Payan crossed over from Strikeforce when Zuffa decided to fold the organization into the UFC and has yet to record a victory in the organization in two tries. The US Army veteran has looked good during both matches, but hasn't done enough to seal the deal. His toughness has kept him employed thus far, but he needs to get a win here.
While I see potential in White, I see a lot of needed work too. He is very deliberate in his punches and occasionally on his kicks too, which will make it easy for his opponents to either dodge or counter his strikes. It does create for accurate striking though. He moves forward zombie-like, stalking his opponents down and tends to eat a lot of shots as he closes in. His technique isn't bad, he utilizes the length of his 6'0 frame well, and mixes his kicks to the head, body, and legs efficiently. He shows good knees from the clinch too. Expect to see him utilize it often.
While scrappy would be a great way to describe him, Payan's technique in his strikes is about the same if not just a bit tighter, but he shows much lighter feet and better head movement, though it hardly makes him great in either category. He'll flick out a jab every now and then, but throws hooks with both hands more than anything, often throwing one after the other. Look for him to throw a lot of leg kicks this fight too as White should have the reach advantage, something Payan isn't used to. Keep in mind that he can take a beating too.
Payan has done a great job of convincing no one that he can wrestle at this level. Jeremy Stephens and Robbie Peralta aren't known for being great wrestlers, but were both able to get Payan down with relative ease. It isn't like Payan has shown the ability to get anyone down either. I make it sound like he has zero chops, but that isn't necessarily true. He showed a nice reversal against Peralta early in their fight to take top position and was able to maintain it for the rest of the round. His GNP is nothing special and isn't likely to end a fight. And he hasn't been able to score a submission as his level of competition has grown either. Keep in mind he has never been submitted though as that is White's favorite way to end a fight.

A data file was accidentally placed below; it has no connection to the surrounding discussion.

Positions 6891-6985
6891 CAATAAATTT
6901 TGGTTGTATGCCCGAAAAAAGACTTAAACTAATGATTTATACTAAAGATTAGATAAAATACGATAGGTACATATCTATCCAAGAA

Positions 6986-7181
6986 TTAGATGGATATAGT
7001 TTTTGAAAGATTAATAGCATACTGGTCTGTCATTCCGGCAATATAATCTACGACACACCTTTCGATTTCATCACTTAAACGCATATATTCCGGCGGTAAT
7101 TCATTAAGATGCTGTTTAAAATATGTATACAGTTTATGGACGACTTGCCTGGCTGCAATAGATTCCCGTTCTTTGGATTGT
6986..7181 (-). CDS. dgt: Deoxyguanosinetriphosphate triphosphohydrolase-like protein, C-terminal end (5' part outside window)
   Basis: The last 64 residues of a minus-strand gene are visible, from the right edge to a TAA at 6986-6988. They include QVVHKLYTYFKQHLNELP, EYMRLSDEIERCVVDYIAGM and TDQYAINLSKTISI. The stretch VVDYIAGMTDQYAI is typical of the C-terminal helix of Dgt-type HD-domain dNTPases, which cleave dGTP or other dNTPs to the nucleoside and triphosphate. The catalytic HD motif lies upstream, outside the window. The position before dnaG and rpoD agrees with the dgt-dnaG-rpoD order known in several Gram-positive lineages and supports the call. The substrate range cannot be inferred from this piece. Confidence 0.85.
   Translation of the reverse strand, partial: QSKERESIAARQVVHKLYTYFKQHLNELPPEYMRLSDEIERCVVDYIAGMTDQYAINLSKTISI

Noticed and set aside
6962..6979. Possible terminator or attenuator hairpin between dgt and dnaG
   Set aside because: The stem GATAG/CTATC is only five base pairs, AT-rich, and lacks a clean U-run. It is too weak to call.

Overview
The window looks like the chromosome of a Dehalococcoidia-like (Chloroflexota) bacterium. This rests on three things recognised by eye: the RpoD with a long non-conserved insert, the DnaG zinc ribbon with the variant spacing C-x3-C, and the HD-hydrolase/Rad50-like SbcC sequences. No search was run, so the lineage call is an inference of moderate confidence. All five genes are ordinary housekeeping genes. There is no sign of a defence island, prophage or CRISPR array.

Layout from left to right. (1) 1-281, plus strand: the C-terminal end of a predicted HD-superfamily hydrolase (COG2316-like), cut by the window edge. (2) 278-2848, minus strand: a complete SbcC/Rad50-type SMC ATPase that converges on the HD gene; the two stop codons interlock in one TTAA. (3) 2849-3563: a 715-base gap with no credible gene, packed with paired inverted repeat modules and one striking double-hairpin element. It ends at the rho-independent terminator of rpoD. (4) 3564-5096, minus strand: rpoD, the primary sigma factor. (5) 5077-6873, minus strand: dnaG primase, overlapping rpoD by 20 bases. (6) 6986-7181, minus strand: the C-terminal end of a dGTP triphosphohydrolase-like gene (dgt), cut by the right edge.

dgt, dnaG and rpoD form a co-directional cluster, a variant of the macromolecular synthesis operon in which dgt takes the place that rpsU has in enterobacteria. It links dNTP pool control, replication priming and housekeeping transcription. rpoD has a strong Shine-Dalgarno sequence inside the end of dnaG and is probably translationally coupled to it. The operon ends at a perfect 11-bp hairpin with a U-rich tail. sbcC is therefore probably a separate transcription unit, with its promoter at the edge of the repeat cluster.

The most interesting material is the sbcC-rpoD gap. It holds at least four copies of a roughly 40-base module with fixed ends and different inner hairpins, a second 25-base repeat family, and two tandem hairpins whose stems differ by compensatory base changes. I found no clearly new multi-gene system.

All of that said about Payan, it isn't like White has shown much wrestling either. He'll commonly go from the clinch to the body lock and press his opponent against the fence and eventually try to muscle them down or trip them. Payan isn't great at stopping takedowns... but he is strong and savvy enough to know how to stop those type of takedowns. I like the speed of White's submissions that I've seen and he owns a more active guard than most fighters do at this point, but due to his slickness with subs he doesn't seem to demonstrate much urgency in scrambles and transitions. Against a fighter like Payan that could cost him greatly.
This is a very winnable fight for White, but it is a must-win for Payan. Fighting means a lot to him and he knows that his back is against the wall, so he'll throw the kitchen sink into this one... and it'll take more than that to put him out. Payan by Decision
There is very little narrative to this fight. Zachrich is far from a blue chip prospect and Magalhaes seems like a guy who will end up stuck in the middle of the division for the duration of his UFC career.
Magalhaes isn't a bad fighter and does have a wining UFC record at 2-1. But his last victory was tainted by the fact his opponent, Nick Ring, blew out his ACL during the course of the fight, which allowed Magalhaes to cruise to victory from there. Ring was in control up to that point... but a win is a win and Magalhaes is still young and talented enough to end up being a successful mainstay for the UFC.